Advice on gear and equipment for Brevets, by Bill Watts

The Things We Carry

One of the most basic questions you have to ask yourself before you begin a brevet of any length is this: “What do I need to take with me on my bike?”  This turns out to be a pretty complicated question, and I am sure that a hundred experienced randonneurs would answer this question in a 100 different ways.  Here is my answer.

Before I start listing items, let me say that, for me at least, this is partly a matter of habit.  I commute and do almost all of my daily travel by bicycle, and, for this reason, I have a bar bag that contains the basic gear that I pretty much always have on my bike.  This bag contains rain and reflective gear, inner tubes, wrenches, and back-up lights.  I keep a compact pump attached to my frame.  I also have a trunk bag that goes on my rear rack, and I keep in this bag the things that I need specifically for randonneuring: a fold-up tire, extra spokes, a chain tool, zip ties, etc.  Because I keep my two bags stocked, I can get myself ready for a brevet without too much effort or thought.   But this depends on habits I have worked out over many years.

So, let me divide my list of essential gear into two parts: the 200K, and anything longer.  For me, the reason to divide the list in this way is that, in general, you do not have to be ready for night riding on a 200K, unless you are riding in early spring or late fall.  For any ride 300K or longer, though, you have to be prepared to ride at night.

Gear for 200K

1.      Two inner tubes

2.      Patch kit

3.      Pump

4.      Tire irons

5.      A multi-tool with hex wrenches and flat blades that let you work every screw on your bike (except, possibly, the crank)

6.      A back-up food supply (in my case, two Clif bars)

7.      Two water bottles

8.      A rain coat

9.      Something to keep heavy rain out of your eyes: either a hat, or a hood, or a helmet cover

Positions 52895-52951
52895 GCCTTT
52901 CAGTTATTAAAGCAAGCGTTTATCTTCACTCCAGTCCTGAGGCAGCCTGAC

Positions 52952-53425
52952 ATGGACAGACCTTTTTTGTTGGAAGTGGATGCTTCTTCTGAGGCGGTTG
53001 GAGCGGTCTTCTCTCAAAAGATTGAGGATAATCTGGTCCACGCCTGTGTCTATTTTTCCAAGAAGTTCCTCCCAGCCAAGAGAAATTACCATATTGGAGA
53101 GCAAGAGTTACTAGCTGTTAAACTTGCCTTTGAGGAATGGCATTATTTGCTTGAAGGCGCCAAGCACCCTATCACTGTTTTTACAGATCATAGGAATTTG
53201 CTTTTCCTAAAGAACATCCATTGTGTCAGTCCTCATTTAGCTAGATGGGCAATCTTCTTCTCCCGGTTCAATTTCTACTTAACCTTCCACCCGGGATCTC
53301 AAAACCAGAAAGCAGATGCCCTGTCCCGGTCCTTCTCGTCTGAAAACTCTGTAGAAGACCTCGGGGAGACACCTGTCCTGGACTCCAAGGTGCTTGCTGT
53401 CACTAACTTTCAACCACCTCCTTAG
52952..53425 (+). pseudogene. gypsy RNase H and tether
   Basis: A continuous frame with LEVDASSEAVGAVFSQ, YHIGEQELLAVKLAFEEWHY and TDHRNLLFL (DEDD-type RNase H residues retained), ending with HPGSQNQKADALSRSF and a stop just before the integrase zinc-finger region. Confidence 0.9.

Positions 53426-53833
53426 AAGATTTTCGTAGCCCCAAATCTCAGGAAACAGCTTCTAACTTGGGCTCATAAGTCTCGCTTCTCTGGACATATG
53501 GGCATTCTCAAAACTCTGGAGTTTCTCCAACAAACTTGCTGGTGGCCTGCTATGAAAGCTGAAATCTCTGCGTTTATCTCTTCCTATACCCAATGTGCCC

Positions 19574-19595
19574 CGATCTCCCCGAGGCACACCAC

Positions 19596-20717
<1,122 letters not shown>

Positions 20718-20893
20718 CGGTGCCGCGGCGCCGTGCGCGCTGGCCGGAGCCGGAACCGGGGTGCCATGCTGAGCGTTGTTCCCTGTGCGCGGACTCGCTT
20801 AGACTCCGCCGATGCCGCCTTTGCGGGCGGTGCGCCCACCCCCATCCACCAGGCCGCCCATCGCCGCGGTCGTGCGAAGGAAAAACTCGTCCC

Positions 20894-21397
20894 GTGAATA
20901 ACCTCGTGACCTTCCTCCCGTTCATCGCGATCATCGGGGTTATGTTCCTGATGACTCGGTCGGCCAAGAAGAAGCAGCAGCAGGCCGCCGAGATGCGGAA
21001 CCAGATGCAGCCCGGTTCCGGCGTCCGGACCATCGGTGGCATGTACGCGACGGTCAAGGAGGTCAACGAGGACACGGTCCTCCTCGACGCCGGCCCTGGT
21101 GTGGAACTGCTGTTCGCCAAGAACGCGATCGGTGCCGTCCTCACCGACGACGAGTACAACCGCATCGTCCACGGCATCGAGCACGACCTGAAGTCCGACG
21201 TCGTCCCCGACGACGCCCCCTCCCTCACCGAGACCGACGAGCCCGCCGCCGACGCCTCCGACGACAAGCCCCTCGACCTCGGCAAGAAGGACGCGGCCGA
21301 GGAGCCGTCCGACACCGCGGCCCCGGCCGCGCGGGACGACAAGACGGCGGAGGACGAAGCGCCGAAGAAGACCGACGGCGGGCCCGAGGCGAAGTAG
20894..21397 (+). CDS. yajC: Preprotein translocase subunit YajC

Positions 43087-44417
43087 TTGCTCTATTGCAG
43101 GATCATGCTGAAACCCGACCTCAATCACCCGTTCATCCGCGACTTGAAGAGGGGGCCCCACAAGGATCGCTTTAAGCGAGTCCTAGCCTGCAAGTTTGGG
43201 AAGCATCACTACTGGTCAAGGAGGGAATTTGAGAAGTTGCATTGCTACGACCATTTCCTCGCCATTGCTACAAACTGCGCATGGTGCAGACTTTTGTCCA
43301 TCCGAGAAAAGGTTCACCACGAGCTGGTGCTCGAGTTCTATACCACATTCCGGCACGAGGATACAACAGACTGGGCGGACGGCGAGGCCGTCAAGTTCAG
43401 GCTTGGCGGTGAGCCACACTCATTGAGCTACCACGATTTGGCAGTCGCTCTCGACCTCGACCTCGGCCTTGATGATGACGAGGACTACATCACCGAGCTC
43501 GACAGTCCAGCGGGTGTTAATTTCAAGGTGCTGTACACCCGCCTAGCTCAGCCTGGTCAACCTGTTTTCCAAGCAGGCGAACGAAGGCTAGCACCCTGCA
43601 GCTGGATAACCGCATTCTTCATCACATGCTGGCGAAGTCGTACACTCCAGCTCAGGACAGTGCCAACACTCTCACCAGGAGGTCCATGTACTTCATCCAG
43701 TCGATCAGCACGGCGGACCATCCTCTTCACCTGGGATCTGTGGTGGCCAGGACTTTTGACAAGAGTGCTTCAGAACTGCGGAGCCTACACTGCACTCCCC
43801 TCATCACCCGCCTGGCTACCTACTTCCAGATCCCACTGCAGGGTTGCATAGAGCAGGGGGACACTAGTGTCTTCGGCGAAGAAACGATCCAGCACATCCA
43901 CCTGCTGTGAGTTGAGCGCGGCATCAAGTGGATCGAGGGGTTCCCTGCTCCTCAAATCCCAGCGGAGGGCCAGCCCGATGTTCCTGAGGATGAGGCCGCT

10.  The means to carry and keep dry the cue sheet, either in a waterproof bar bag or a separate map holder.

Gear for 300K and Longer Brevets

All of the above, plus:

1.      Front and rear lights (required by RUSA and ACP)

2.      Back-up front and rear lights

3.      Reflective vest (required by RUSA and ACP)

4.      Reflective ankle bands (required by RUSA and ACP)

5.      A fold-up tire (or a boot)

6.      Spoke wrench

7.      Extra spokes

8.      Chain tool

9.      A chain link (I prefer the Wippermann Connex, but the SRAM Powerlink will also work)

10.  Chain oil

11.  Zip ties

12.  Electrical tape (some randonneurs also carry a length of rolled-up duct tape)

13. Extra batteries for any electronic devise you depend on (phone, GPS, etc.)


In addition to these items, you need to carry anything else peculiar to your needs.  Most randonneurs will carry sun-screen, and many will carry Tums, for the stomach problems that are common on long, hot rides, as well as chamois cream, Ibuprofen, and anything else that makes long days in the saddle more comfortable.  I have an S&S coupler, and I have learned the hard way that I need always to carry the necessary wrench for my coupler in my bar bag.  As you pack for the ride, do an inventory of the things you need that are peculiar to your bicycle or your habits.

And, finally, you will need to think through any needs related to the weather.  Unless it is crazy hot, I pretty much always have leg and arm warmers, water-proof socks and long-finger gloves.  If I am riding in cooler climates and at elevation (in the Cascades or in Scotland), I will also carry a base layer.  Some randonneurs will also carry rain pants, or chaps for cycling (Rainlegs is one product some swear by).